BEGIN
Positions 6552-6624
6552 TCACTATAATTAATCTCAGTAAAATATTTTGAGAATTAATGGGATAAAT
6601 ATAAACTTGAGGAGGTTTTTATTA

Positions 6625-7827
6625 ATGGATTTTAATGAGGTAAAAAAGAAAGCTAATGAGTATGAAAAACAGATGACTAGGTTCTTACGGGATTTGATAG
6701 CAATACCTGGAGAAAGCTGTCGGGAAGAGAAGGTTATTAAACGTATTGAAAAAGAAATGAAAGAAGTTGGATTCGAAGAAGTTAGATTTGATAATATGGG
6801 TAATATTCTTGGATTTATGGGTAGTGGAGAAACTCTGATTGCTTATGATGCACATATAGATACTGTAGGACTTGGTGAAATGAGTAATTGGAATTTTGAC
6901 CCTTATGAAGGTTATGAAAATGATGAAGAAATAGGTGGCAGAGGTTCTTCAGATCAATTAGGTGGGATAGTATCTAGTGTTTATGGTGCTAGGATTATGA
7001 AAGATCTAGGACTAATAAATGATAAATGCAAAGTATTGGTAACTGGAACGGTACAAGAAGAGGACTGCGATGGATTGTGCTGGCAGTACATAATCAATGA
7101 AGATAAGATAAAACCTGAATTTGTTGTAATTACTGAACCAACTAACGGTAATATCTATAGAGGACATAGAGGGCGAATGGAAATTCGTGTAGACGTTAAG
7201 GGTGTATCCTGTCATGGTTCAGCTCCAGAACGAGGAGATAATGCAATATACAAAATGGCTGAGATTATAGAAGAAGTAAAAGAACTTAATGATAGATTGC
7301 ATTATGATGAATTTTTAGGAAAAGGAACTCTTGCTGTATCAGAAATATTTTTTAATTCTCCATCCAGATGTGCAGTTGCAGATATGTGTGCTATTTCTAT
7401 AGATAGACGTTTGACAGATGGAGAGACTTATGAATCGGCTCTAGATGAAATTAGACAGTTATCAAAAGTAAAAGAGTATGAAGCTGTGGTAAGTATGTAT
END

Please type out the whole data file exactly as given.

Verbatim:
Positions 6552-6624
6552 TCACTATAATTAATCTCAGTAAAATATTTTGAGAATTAATGGGATAAAT
6601 ATAAACTTGAGGAGGTTTTTATTA

Positions 6625-7827
6625 ATGGATTTTAATGAGGTAAAAAAGAAAGCTAATGAGTATGAAAAACAGATGACTAGGTTCTTACGGGATTTGATAG
6701 CAATACCTGGAGAAAGCTGTCGGGAAGAGAAGGTTATTAAACGTATTGAAAAAGAAATGAAAGAAGTTGGATTCGAAGAAGTTAGATTTGATAATATGGG
6801 TAATATTCTTGGATTTATGGGTAGTGGAGAAACTCTGATTGCTTATGATGCACATATAGATACTGTAGGACTTGGTGAAATGAGTAATTGGAATTTTGAC
6901 CCTTATGAAGGTTATGAAAATGATGAAGAAATAGGTGGCAGAGGTTCTTCAGATCAATTAGGTGGGATAGTATCTAGTGTTTATGGTGCTAGGATTATGA
7001 AAGATCTAGGACTAATAAATGATAAATGCAAAGTATTGGTAACTGGAACGGTACAAGAAGAGGACTGCGATGGATTGTGCTGGCAGTACATAATCAATGA
7101 AGATAAGATAAAACCTGAATTTGTTGTAATTACTGAACCAACTAACGGTAATATCTATAGAGGACATAGAGGGCGAATGGAAATTCGTGTAGACGTTAAG
7201 GGTGTATCCTGTCATGGTTCAGCTCCAGAACGAGGAGATAATGCAATATACAAAATGGCTGAGATTATAGAAGAAGTAAAAGAACTTAATGATAGATTGC
7301 ATTATGATGAATTTTTAGGAAAAGGAACTCTTGCTGTATCAGAAATATTTTTTAATTCTCCATCCAGATGTGCAGTTGCAGATATGTGTGCTATTTCTAT
7401 AGATAGACGTTTGACAGATGGAGAGACTTATGAATCGGCTCTAGATGAAATTAGACAGTTATCAAAAGTAAAAGAGTATGAAGCTGTGGTAAGTATGTAT